Despite longstanding recognition of significant age-dependent differences in drug disposition during childhood, the exact course and the underlying mechanisms are not known. Our aim was to determine the course and determinants of individual relative dose requirements, during long-term follow-up in children on tacrolimus.METHODS
This was a cohort study in a tertiary hospital with standardized annual pharmacokinetic (PK) follow-up (AUC0–12hr) in recipients of a renal allograft (≤19 years), between 1998 and 2015. In addition, the presence of relevant pharmacogenetic variants was determined. The evolution of dose-corrected exposure was evaluated using mixed models.RESULTS
A total of 184 PK visits by 43 children were included in the study (median age: 14.6). AUC0–12h corrected for dose per kg demonstrated a biphasic course: annual increase 4.4% (CI: 0.3–8.7%) until ±14 years of age, followed by 13.4% increase (CI 8.7–18.3%). Moreover, exposure corrected for dose per m2 proved stable until 14 years (+0.8% annually; CI: −3.0 to +4.8%), followed by a steep increase ≥14 years (+11%; CI: 7.0–16.0%). Analysis according to bone maturation instead of age demonstrated a similar course with a distinct divergence at TW2: 800 (P = 0.01). Genetic variation in CYP3A4, CYP3A5, and CYP3A7 was associated with altered dose requirements, independent of age.CONCLUSIONS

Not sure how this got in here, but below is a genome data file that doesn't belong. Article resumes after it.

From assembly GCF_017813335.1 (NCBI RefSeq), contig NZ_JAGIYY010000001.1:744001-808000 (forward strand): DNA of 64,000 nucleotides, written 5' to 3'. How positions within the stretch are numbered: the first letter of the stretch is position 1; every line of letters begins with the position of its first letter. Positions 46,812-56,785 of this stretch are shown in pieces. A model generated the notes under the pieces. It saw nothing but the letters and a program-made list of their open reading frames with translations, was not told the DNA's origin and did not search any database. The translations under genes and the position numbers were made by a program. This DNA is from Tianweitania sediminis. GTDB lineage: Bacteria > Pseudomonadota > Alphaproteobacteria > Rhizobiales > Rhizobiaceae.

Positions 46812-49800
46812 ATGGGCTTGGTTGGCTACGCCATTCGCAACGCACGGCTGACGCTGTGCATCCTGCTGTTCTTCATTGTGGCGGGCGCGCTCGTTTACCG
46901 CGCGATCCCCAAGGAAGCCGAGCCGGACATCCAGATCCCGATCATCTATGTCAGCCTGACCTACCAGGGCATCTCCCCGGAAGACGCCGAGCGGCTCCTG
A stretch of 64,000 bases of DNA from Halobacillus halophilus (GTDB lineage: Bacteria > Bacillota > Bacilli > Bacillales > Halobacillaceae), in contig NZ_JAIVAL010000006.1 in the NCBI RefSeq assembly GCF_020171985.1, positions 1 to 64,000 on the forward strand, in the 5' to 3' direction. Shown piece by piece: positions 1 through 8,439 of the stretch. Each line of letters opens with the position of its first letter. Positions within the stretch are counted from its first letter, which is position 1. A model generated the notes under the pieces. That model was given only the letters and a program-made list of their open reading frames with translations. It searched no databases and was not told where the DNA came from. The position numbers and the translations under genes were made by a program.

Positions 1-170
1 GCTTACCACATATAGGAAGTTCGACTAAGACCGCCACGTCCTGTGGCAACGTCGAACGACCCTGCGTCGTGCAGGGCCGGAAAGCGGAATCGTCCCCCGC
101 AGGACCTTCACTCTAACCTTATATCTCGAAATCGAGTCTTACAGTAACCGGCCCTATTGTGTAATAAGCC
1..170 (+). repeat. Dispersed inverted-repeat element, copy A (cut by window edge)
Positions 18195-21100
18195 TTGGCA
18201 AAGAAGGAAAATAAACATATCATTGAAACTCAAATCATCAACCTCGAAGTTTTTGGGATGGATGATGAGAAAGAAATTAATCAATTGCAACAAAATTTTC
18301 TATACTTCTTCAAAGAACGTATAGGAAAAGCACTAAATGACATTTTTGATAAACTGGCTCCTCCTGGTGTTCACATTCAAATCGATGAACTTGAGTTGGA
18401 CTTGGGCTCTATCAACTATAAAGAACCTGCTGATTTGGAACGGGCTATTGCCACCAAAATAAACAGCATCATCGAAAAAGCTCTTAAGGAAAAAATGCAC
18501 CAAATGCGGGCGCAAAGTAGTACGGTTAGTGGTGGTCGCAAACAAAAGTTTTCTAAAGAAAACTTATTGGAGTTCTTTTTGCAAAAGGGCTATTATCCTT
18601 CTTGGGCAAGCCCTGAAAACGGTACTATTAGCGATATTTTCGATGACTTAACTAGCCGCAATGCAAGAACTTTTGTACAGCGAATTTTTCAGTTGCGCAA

Children exhibit a biphasic course in tacrolimus disposition characterized by a high and stable drug clearance until a specific phase in pubertal development (TW2: 800 at age: ±14 years), followed by an important decline in relative dose requirements thereafter. Pharmacogenetic variation demonstrated an age/puberty independent effect. We suggest a critical reappraisal of current paediatric dosing algorithms for tacrolimus and drugs with a similar disposition.